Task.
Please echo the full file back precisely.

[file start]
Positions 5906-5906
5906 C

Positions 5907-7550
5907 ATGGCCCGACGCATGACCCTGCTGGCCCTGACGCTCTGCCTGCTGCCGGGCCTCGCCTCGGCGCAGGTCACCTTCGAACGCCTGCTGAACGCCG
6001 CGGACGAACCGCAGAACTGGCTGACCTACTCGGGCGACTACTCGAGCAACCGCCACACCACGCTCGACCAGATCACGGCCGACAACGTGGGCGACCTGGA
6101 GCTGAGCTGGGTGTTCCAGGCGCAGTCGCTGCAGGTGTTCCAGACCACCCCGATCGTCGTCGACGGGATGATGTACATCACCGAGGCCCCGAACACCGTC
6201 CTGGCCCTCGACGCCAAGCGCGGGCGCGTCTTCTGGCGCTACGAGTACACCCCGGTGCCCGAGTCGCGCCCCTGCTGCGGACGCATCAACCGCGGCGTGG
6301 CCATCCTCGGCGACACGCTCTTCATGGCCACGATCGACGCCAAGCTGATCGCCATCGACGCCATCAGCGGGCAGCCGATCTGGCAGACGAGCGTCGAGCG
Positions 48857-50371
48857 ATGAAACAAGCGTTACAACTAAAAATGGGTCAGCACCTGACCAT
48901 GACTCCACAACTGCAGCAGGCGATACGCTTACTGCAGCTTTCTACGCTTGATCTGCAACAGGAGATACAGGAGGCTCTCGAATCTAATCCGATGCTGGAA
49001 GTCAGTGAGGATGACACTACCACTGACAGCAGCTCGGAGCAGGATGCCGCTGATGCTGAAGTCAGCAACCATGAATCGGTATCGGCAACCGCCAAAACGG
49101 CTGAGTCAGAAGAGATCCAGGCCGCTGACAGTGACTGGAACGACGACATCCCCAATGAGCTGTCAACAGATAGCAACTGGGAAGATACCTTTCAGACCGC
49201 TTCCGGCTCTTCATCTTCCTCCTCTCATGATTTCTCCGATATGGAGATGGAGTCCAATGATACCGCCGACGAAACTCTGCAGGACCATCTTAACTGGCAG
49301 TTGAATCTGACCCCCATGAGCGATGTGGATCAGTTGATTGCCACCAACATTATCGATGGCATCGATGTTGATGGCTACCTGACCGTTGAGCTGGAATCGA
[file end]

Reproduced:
Positions 5906-5906
5906 C

Positions 5907-7550
5907 ATGGCCCGACGCATGACCCTGCTGGCCCTGACGCTCTGCCTGCTGCCGGGCCTCGCCTCGGCGCAGGTCACCTTCGAACGCCTGCTGAACGCCG
6001 CGGACGAACCGCAGAACTGGCTGACCTACTCGGGCGACTACTCGAGCAACCGCCACACCACGCTCGACCAGATCACGGCCGACAACGTGGGCGACCTGGA
6101 GCTGAGCTGGGTGTTCCAGGCGCAGTCGCTGCAGGTGTTCCAGACCACCCCGATCGTCGTCGACGGGATGATGTACATCACCGAGGCCCCGAACACCGTC
6201 CTGGCCCTCGACGCCAAGCGCGGGCGCGTCTTCTGGCGCTACGAGTACACCCCGGTGCCCGAGTCGCGCCCCTGCTGCGGACGCATCAACCGCGGCGTGG
6301 CCATCCTCGGCGACACGCTCTTCATGGCCACGATCGACGCCAAGCTGATCGCCATCGACGCCATCAGCGGGCAGCCGATCTGGCAGACGAGCGTCGAGCG
Positions 48857-50371
48857 ATGAAACAAGCGTTACAACTAAAAATGGGTCAGCACCTGACCAT
48901 GACTCCACAACTGCAGCAGGCGATACGCTTACTGCAGCTTTCTACGCTTGATCTGCAACAGGAGATACAGGAGGCTCTCGAATCTAATCCGATGCTGGAA
49001 GTCAGTGAGGATGACACTACCACTGACAGCAGCTCGGAGCAGGATGCCGCTGATGCTGAAGTCAGCAACCATGAATCGGTATCGGCAACCGCCAAAACGG
49101 CTGAGTCAGAAGAGATCCAGGCCGCTGACAGTGACTGGAACGACGACATCCCCAATGAGCTGTCAACAGATAGCAACTGGGAAGATACCTTTCAGACCGC
49201 TTCCGGCTCTTCATCTTCCTCCTCTCATGATTTCTCCGATATGGAGATGGAGTCCAATGATACCGCCGACGAAACTCTGCAGGACCATCTTAACTGGCAG
49301 TTGAATCTGACCCCCATGAGCGATGTGGATCAGTTGATTGCCACCAACATTATCGATGGCATCGATGTTGATGGCTACCTGACCGTTGAGCTGGAATCGA